An injury prevention coordinator also agrees and says there is a need for a lot more to be done. Not only must teachers, parents and coaches become more aware of the symptoms and signs that indicate concussion but also the phases of recovery that must be tailored to the unique needs of each player. A physiotherapist who works with varsity sports says concussion at a young age can have long-term consequences.

What social media precautions should an injury claimant take?

Being involved in a car accident is a stressful experience. Victims are often most focused on recovering from their physical and psychological injuries while also worrying about how they are going to pay for damage to their vehicles and how they can make up for lost income. Filing a personal injury claim is often the best way of ensuring that accident victims can cover these unexpected costs. However, claimants are often unprepared for some of the things that can go wrong when filing a claim, including with the impact social media posts can have on their claim. Below is a look at how social media can affect a personal injury lawsuit and how claimants can deal with this risk. 

Dentist accused of causing 5-year-old child's brain injuries

Medical professionals in Ontario and other provinces must provide care to patients that would not put their welfare on the line. A dentist is accused by the Dental Association and College in another province of causing traumatic brain injuries when he anesthetized a 5-year-old patient and failed to take proper care. The dentist, who is facing charges of unprofessional conduct, was apparently not a dental surgeon and anesthesiologist as he claimed, but only a general dentist.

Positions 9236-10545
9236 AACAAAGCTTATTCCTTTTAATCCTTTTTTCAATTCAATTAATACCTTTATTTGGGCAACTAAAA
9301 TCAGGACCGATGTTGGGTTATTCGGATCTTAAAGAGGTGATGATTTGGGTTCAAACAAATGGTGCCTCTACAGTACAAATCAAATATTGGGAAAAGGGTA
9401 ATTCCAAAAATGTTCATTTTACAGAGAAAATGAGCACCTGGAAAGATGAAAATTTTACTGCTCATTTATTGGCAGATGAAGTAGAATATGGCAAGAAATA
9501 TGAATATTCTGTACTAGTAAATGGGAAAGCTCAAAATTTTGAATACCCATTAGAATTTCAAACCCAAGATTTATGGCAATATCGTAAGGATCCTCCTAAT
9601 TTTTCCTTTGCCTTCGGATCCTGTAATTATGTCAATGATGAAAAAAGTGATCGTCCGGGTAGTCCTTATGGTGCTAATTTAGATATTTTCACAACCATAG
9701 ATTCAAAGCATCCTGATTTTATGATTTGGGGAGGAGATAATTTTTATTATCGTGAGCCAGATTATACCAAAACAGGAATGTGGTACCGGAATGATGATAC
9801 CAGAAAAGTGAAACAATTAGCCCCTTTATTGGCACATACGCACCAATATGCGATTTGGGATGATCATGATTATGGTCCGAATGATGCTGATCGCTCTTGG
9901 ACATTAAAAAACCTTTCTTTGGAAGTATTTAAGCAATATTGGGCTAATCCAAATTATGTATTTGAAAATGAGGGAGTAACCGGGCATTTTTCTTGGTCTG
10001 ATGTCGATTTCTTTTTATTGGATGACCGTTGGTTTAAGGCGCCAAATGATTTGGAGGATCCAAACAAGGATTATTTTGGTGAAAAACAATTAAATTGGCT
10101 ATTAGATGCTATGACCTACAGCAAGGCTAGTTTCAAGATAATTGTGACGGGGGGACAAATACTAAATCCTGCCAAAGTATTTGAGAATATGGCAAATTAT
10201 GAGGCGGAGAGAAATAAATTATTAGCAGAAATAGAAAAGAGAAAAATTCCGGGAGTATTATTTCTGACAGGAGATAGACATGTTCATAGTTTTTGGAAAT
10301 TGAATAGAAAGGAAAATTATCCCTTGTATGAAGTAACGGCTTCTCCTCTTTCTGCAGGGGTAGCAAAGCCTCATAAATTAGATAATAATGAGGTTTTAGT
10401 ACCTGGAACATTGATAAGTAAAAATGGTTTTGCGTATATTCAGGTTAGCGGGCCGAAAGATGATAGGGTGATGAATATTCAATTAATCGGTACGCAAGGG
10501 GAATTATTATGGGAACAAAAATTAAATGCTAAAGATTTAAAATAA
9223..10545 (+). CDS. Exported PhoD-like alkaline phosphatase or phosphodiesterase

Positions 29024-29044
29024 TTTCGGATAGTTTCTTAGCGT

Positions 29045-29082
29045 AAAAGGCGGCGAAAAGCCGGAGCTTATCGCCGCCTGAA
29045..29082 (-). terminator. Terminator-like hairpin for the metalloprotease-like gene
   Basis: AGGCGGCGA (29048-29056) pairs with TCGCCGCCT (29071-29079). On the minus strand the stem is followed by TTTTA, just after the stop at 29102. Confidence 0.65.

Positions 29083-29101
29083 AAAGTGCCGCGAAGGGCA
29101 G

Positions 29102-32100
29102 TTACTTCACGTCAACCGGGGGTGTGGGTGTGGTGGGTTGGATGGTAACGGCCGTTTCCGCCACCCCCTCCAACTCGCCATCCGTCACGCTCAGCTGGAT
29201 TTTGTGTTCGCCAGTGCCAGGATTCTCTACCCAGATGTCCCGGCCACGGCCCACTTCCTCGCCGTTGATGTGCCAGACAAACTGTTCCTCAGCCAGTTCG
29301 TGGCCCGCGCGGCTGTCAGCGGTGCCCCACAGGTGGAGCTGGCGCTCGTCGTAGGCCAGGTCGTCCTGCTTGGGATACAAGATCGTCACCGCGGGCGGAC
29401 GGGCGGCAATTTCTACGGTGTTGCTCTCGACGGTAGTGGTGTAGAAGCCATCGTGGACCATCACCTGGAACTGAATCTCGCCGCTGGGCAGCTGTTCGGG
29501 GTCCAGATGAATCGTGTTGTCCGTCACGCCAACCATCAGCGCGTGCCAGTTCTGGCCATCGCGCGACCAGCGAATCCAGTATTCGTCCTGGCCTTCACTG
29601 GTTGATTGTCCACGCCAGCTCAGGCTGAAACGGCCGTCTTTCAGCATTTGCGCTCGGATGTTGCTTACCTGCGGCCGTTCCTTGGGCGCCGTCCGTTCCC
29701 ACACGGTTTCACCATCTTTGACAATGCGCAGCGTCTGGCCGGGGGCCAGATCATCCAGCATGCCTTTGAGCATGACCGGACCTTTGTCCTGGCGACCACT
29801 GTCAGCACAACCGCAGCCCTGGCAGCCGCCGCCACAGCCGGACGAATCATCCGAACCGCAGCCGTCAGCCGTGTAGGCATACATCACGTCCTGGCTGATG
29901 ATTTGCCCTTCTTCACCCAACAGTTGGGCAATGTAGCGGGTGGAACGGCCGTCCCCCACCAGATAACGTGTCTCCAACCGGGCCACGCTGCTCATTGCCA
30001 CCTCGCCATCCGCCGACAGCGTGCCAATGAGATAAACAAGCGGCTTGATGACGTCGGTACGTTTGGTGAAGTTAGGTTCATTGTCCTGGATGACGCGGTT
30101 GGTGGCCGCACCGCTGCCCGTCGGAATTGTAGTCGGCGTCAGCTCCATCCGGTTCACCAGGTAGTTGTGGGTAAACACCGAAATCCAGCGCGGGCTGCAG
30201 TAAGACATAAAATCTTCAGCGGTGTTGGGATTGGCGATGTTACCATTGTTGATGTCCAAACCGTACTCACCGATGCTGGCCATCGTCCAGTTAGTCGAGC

The hearing by the tribunal started recently. The child's father said he took his daughter to the dentist for a consultation and was unprepared for her being sedated. About an hour after the dental procedure started, the dentist informed the father that complications caused the child to stop breathing. She was rushed to the hospital.

Study Reveals Professional Challenges For Brain Injury Sufferers

In a recent study titled “Returning to Work Following Acquired Brain Injury” a focus group in Ottawa was surveyed about their professional experiences after suffering from a brain injury.

Returning to work after a brain injury is not always guaranteed. Long-term consequences should be discussed with a personal injury lawyer in order to explore options for adequate compensation.

Victims of brain injuries deserve someone to fight for them